#SaludTues Bilingual Tweetchat 10/16: Latinos & Clinical Trials

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The rise of the Latino population makes it urgent to tackle disparities in obesity, diabetes, and cancer.

But did you know fewer than 5% percent of Latinos participate in federal clinical trials?

Researchers thus have less chance to develop new cancer treatments for this population, which suffers a heavy burden of certain cancers, obesity, and mental health issues.

Latinos and Clinical TrialsThat’s why we’re excited to use #SaludTues on Oct. 16, 2018, to tweet about how to increase Latino participation in clinical trials to prevent health disparities, as Hispanic Heritage Month draws to a close!

  • WHAT: Bilingual Tweetchat: “Hispanic Heritage Month: Latinos and Clinical Trials”
  • TIME/DATE: 1-2 p.m. ET (Noon-1 p.m. CT), Tuesday, Oct. 16, 2017
  • WHERE: On Twitter with hashtag #SaludTues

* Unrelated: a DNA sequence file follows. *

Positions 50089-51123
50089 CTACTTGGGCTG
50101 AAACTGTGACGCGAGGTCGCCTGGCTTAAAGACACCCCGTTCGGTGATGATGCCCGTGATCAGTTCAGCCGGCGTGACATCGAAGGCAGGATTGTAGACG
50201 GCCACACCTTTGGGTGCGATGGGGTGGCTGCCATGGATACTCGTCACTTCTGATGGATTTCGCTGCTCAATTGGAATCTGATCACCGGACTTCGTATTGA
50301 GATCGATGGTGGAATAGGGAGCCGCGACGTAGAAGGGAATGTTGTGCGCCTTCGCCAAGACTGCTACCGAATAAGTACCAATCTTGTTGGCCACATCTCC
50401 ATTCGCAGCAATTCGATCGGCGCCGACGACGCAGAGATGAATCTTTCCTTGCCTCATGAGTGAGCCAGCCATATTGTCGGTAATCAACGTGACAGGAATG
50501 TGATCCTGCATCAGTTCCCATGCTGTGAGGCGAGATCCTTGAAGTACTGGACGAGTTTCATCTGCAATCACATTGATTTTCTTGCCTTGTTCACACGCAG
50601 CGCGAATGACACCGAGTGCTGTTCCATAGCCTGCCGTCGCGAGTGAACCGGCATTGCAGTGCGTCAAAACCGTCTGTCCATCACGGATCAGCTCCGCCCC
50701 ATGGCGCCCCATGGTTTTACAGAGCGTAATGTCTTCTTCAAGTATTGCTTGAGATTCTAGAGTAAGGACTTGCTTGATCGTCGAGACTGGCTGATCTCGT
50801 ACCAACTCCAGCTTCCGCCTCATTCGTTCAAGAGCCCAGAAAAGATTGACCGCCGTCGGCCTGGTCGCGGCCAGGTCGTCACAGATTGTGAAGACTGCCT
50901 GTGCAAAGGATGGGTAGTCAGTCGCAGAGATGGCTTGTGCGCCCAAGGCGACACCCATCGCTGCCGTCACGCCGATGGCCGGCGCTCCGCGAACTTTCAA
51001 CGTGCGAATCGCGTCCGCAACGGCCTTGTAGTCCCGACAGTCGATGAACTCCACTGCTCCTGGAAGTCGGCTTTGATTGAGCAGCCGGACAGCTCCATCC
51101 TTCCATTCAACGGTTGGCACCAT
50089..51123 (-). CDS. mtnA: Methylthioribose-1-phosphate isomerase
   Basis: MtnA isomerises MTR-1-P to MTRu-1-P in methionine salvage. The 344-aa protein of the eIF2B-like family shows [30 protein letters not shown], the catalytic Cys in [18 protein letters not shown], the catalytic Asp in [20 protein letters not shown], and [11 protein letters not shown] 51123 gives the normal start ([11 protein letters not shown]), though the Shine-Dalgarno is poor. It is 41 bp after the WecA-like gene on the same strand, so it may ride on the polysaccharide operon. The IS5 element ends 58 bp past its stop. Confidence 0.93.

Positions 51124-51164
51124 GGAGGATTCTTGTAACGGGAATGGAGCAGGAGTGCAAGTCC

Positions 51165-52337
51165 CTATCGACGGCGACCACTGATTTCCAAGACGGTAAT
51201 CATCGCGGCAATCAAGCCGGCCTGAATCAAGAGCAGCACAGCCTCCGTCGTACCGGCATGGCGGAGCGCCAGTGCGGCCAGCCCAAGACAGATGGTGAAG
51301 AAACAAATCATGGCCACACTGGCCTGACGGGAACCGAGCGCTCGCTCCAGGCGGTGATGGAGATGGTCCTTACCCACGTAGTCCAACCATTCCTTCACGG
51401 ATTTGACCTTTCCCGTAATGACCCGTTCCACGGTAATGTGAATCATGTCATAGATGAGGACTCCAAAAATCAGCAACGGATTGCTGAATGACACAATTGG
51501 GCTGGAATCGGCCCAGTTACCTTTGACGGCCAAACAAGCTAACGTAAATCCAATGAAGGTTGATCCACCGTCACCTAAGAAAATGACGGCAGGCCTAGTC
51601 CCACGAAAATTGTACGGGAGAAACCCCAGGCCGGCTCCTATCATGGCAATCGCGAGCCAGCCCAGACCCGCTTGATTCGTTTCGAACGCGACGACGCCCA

• HOST: @SaludToday
  • CO-HOSTS: The All of Us research program (@AllofUsResearch), Eric Dishman, director of the All of Us research program (@ericdishman), National Cancer Institute (@NCICancerTrials & @NCIespanol)

We’ll open the floor to your comments, tips, and stories as we explore:

  • All about clinical trials;
  • The importance of clinical trials for Latinos;
  • Barriers and enablers to clinical trial participation; and
  • Strategies to increase Hispanic/Latino minority enrollment;

Be sure to use the hashtag #SaludTues to follow the conversation on Twitter in English or Spanish, and share stories and resources to boost minority clinical trial participation.

“Most of today’s best cancer treatments are based on what we learned from past clinical trials,” said Dr. Amelie G. Ramirez, leader of the Salud America! and director of the Institute for Health Promotion Research at UT Health San Antonio. “The more Latinos join clinical trials, the faster we can find better cancer treatments and prevention options and increase survival rates.”

Click here to learn about the Salud America! #SaludTues tweetchats, see upcoming and past tweetchats, and see how you can get involved.

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Healthcare Access

By The Numbers By The Numbers

28

percent

of Latino kids suffer four or more adverse childhood experiences (ACES).

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